Education

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"Racist."

Some people hear that word and picture a hood-wearing, cross-burning bigot. Others think more abstractly — they hear racist and think of policies, institutions, laws and language.

"If something on their desk or in their pocket dings, rings or vibrates — they will lose focus."

"Students are doing so much in class, distraction and disruption isn't really something I worry about."

How should teachers — both K-12 and college — deal with the use of computers and phones by students in class?

On the one hand, those sleek little supercomputers promise to connect us to all human knowledge. On the other hand, they are also scientifically designed by some of the world's top geniuses to feel as compelling as oxygen.

"Trauma" is a heavy and haunting word. For many Americans, it conjures images of troops returning from Iraq and Afghanistan. The emotional toll from those wars made headlines and forced a healthcare reckoning at the Department of Veterans Affairs.

Dr. Nadine Burke Harris, a pediatrician, would like to see a similar reckoning in every doctor's office, health clinic and classroom in America — for children who have experienced trauma much closer to home.

Hello! Welcome to our weekly roundup of all the education news you may have missed.

An online charter school is closing midyear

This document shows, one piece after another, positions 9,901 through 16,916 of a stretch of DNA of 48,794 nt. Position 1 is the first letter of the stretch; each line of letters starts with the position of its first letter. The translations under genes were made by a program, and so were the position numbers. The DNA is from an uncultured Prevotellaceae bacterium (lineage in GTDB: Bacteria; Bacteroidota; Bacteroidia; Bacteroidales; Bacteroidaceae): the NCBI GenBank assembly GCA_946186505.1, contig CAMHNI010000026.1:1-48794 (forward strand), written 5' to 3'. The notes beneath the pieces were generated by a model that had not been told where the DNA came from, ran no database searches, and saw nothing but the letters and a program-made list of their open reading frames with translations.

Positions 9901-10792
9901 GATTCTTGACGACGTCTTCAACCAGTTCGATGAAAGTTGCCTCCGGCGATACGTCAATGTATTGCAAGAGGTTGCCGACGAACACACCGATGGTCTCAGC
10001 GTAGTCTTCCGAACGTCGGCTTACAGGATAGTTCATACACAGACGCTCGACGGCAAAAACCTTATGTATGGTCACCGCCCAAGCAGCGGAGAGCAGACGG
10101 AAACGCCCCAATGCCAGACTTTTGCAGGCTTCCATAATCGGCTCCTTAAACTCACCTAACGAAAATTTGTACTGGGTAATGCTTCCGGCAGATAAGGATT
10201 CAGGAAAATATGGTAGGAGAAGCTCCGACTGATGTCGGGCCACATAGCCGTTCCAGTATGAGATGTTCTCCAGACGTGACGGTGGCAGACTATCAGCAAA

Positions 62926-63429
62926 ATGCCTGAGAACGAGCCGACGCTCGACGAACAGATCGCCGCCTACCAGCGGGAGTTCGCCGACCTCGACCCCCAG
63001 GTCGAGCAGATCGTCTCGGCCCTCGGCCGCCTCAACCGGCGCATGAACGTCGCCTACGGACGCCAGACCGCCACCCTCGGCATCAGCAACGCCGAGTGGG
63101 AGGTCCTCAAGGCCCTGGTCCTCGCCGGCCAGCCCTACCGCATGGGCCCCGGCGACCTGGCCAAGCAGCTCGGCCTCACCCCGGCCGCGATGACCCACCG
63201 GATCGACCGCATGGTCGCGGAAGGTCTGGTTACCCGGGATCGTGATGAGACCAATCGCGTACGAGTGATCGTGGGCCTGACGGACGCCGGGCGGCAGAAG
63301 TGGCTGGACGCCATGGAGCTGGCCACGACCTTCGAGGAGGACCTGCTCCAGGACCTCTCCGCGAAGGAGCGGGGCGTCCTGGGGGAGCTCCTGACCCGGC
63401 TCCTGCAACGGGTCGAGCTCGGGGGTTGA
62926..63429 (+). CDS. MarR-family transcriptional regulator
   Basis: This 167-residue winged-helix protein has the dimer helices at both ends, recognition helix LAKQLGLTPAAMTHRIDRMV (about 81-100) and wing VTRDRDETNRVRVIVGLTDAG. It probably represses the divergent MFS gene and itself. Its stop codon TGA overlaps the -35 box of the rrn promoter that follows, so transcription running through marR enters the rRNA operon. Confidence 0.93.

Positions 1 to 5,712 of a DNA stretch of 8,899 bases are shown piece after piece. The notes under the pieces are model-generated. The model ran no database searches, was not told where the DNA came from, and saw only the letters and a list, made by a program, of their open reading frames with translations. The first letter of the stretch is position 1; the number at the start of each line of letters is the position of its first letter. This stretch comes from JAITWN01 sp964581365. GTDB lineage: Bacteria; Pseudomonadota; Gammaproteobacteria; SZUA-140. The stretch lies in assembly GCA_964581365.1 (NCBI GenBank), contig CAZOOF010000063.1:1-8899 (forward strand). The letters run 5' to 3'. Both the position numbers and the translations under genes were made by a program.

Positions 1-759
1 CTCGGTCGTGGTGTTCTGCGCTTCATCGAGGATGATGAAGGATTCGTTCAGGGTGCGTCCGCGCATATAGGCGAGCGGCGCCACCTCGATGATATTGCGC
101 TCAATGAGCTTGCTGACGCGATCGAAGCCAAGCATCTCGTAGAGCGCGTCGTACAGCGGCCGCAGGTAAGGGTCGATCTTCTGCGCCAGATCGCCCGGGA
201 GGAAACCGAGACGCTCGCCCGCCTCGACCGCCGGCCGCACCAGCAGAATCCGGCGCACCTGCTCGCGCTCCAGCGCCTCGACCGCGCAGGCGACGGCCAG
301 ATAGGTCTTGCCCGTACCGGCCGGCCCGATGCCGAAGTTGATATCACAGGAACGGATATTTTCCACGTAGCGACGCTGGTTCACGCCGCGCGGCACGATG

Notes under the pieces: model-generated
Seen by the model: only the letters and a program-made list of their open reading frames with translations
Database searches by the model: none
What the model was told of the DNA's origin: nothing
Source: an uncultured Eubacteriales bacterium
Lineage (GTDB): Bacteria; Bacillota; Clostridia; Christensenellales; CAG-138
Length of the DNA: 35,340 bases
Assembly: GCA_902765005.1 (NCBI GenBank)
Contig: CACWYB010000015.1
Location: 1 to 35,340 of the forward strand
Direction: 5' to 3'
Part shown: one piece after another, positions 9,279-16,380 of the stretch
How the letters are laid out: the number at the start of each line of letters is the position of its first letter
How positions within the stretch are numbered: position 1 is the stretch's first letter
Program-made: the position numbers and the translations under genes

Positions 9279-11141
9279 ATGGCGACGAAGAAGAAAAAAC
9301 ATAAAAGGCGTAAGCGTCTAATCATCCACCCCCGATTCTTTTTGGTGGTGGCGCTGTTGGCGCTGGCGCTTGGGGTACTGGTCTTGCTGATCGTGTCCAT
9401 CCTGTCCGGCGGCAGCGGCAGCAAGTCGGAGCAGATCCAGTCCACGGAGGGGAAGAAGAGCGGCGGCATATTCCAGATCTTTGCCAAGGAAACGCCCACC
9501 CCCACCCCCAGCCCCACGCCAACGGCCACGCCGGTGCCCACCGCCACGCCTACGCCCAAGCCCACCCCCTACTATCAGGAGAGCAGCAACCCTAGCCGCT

To protest, or not to protest? This week on Ask Code Switch, we're digging into a question from Shawn, an African-American high school student in South Florida, who wonders how best to take a stand against injustice:

Hello Code Switch Crew,

Updated at 4:15 p.m. ET

A high-level investigation into chronic absenteeism in Washington, D.C., high schools has found that students across the city graduated despite missing more than 30 days of school in a single course, in violation of district policy.

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Copyright 2018 NPR. To see more, visit http://www.npr.org/.

SCOTT SIMON, HOST:

Hello! Money is on our minds in this mid-January edition of the Weekly Roundup.

Student loan default is a "crisis," report says

By setting an enrollment target for special education, the Texas Education Agency violated federal law that ensures a free, appropriate public education to all students with disabilities. That's what the U.S. Department of Education announced Thursday, after a 15-month investigation.

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